Please, Don’t Top Your Trees!
What is topping?
Topping occurs when a mature tree’s largest branches are drastically trimmed or cut back, leaving stubs. Topping of street trees is not allowed by any City in our area.
8 Reasons Why Trees Should Not Be Topped:
1. Weak new limbs.
New limbs usually grow from a larger branch, adding layers of wood that overlap over time. They gradually enlarge along with the parent stem. After a tree is topped, the sprouts that shoot from the stub are weakly attached because they form from that point only rather than as an extension of the entire branch.
2. Rapid new upper canopy growth.
People often top their trees to reduce their height and width. To their dismay, the opposite usually occurs. A tree will react to this type of trauma by producing lots of long sprouts and rapidly regaining its size.
The act of topping dramatically disfigures a tree. Even if small limbs sprout from the stubs, the tree will have a bushy appearance. It will never have the strong, graceful presence it once had, and the community will be robbed of its beauty. A topped tree is a disfigured tree. Even with regrowth, it never regains the grace and beauty of its species. This is particularly acute in deciduous trees such as Hawthorne and Plums which line many of our area streets.
4. Tree death.
Some tree species are especially intolerant to topping. Beech trees, for instance, don’t generally sprout after extreme pruning. As a result, the lack of foliage severely impairs the tree’s ability to capture sunlight and turn it into food, which will probably lead to the death of the tree.
Topping trees may be the faster solution, and in some situations cost less upfront than if you were to hire a professional to prune them, but the overall costs can be seen in:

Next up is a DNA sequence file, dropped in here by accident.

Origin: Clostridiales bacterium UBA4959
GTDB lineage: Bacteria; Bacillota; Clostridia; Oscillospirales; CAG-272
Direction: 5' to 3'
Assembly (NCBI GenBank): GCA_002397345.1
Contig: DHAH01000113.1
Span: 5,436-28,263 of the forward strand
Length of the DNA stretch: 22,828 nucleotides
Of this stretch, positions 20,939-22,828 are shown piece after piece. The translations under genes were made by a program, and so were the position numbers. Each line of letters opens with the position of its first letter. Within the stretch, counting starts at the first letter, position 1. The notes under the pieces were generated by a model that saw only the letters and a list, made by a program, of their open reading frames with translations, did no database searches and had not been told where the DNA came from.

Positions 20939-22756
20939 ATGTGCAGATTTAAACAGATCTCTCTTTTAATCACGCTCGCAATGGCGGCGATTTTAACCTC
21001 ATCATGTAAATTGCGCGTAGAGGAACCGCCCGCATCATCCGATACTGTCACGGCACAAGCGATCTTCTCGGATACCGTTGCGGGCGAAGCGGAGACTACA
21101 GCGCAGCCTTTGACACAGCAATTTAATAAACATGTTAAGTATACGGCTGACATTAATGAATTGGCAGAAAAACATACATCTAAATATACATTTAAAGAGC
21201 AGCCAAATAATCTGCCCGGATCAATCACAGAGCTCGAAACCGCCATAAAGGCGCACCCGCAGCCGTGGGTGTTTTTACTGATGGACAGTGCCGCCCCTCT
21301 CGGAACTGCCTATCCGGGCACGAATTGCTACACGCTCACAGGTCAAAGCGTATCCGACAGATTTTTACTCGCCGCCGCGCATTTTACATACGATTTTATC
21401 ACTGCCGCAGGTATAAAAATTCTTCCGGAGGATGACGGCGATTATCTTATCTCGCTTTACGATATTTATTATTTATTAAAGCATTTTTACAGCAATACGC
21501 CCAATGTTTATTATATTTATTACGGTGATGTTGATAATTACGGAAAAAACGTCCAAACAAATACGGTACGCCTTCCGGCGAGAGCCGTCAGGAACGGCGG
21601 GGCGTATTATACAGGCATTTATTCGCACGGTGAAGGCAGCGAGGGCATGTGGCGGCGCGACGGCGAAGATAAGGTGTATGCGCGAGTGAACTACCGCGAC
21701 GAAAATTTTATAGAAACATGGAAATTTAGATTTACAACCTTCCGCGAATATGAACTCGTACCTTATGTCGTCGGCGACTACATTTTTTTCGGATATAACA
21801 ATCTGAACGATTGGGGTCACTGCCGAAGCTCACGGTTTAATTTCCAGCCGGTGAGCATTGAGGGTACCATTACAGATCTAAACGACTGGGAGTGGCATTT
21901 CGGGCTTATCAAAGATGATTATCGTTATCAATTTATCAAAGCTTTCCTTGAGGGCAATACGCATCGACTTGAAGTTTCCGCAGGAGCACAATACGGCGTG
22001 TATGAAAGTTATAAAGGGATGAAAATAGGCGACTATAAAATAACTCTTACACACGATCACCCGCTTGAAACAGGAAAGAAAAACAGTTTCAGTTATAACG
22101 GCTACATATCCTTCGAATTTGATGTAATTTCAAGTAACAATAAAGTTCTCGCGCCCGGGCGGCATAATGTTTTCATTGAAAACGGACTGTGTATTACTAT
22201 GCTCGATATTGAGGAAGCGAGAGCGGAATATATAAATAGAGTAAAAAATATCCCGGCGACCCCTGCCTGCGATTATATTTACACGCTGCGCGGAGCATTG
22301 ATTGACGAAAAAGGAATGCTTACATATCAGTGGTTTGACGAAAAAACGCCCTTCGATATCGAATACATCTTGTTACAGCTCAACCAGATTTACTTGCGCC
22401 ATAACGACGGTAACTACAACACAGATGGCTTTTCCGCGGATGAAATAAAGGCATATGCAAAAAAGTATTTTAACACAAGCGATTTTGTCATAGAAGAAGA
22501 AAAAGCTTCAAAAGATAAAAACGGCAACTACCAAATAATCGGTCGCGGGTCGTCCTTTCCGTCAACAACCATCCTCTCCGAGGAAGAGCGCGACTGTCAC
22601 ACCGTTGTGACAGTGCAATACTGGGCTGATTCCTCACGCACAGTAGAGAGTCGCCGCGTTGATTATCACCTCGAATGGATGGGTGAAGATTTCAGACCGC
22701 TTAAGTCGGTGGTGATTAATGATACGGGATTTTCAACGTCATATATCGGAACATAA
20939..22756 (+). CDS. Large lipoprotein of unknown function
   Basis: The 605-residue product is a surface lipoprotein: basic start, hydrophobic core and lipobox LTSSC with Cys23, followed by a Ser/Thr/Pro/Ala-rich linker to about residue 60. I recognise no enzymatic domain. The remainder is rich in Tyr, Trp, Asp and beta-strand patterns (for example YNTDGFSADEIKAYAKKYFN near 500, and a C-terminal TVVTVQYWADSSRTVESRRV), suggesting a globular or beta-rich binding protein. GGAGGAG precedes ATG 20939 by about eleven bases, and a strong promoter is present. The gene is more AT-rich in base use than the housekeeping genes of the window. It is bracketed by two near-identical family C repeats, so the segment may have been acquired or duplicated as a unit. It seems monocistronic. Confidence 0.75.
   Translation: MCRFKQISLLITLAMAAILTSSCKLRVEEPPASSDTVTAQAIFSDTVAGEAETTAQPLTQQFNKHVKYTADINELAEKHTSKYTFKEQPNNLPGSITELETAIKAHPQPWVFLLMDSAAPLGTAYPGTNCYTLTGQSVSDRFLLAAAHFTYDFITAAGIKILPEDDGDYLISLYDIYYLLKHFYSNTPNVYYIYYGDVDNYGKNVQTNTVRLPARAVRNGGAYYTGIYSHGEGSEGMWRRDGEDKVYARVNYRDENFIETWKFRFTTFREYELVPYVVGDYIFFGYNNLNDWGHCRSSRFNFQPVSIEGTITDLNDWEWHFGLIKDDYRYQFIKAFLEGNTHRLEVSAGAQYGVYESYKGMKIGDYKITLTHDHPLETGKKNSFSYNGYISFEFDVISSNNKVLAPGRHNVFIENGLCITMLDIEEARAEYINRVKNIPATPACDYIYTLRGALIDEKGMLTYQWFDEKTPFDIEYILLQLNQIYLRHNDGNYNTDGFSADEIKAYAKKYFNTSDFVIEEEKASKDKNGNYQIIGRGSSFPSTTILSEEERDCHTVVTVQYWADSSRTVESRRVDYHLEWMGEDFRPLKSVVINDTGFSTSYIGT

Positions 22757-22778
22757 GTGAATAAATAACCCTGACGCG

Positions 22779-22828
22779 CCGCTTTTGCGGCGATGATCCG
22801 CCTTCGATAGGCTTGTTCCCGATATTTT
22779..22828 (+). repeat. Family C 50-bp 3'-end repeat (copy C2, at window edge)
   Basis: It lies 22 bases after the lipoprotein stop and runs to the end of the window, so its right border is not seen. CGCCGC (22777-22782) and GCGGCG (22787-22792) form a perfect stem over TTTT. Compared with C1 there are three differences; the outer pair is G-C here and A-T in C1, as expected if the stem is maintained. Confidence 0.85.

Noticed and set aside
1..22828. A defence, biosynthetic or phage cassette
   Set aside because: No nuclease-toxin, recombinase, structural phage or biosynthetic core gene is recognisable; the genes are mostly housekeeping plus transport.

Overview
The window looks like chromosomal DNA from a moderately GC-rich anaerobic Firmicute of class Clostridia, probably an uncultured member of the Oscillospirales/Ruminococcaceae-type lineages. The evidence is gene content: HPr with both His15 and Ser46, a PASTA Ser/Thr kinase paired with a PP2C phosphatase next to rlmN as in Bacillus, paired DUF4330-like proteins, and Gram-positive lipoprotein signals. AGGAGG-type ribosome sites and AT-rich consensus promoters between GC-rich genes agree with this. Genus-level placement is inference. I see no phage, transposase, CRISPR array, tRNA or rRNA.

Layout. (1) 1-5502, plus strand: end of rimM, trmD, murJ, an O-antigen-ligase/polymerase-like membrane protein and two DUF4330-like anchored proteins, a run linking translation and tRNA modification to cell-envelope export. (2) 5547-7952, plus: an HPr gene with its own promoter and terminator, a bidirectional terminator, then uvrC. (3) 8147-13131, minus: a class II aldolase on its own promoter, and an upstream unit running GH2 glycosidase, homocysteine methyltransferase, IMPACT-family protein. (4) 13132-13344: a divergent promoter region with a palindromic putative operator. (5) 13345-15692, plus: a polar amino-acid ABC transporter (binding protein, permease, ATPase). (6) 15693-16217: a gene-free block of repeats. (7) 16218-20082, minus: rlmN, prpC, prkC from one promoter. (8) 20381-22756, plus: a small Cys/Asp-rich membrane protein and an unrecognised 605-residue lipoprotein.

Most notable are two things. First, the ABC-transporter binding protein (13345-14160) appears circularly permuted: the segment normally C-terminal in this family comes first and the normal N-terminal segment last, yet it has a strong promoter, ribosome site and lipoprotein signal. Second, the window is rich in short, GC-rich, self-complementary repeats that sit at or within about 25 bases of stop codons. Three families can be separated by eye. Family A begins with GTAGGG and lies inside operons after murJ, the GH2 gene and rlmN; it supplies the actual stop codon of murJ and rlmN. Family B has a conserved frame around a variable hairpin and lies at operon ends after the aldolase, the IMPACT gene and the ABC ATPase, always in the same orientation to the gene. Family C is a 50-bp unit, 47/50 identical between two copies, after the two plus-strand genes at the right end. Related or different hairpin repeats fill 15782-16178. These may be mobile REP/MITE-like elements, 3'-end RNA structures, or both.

- More frequent and additional pruning costs in the future
- Increased risk of weakened and hazardous branches
- Removal and replanting costs if the tree dies
- Lowered property value
- Loss of other plantings shocked by sunlight
6. Insects and disease.
Tree topping results in large wounds that very rarely close well. The raw stubs invite insect and the spread of fungi and decay. The size of the cuts and the proximity to the tree’s heartwood prevent the tree from properly defending itself.
Many of the large fir trees in our area topped in the 60’s, 70’s and 80’s are now coming apart and needing removal for safety reasons.
The leaves and branches of a mature tree’s crown makes shade for its bark, as well as your surrounding plantings. If you were to top your trees in the Spring, the full summer sun would scald the bark and shock what is usually shaded. Poor tree health and even death has been known to occur on account of this.
A tree’s leaves are it’s food source. Starches manufactured in the leaves during photosynthesis are transported to the roots and the roots transport water to the leaves. When you top a tree and remove all of its leafy crown, the tree is likely to starve. Proper pruning rarely removes more than a third of the trees leaves.
Alternatives to Topping
Keep your trees healthy and beautiful by lightly pruning them once every three years. As a general rule, never prune more than 25% of the tree’s crown at one time. The International Society of Arboriculture has the keys to proper pruning here.
When you plant a new tree, keep the species’ mature height in mind. If there are power lines nearby, choose a tree that won’t grow large enough to reach them.For all you do-it-yourself pruners out there, when dealing a tree larger than 20 feet tall, it’s safer for you and the tree to hire a Certified Arborist.
We are happy to tackle and pruning project you’ve got. Call us with your pruning questions and get a free estimate!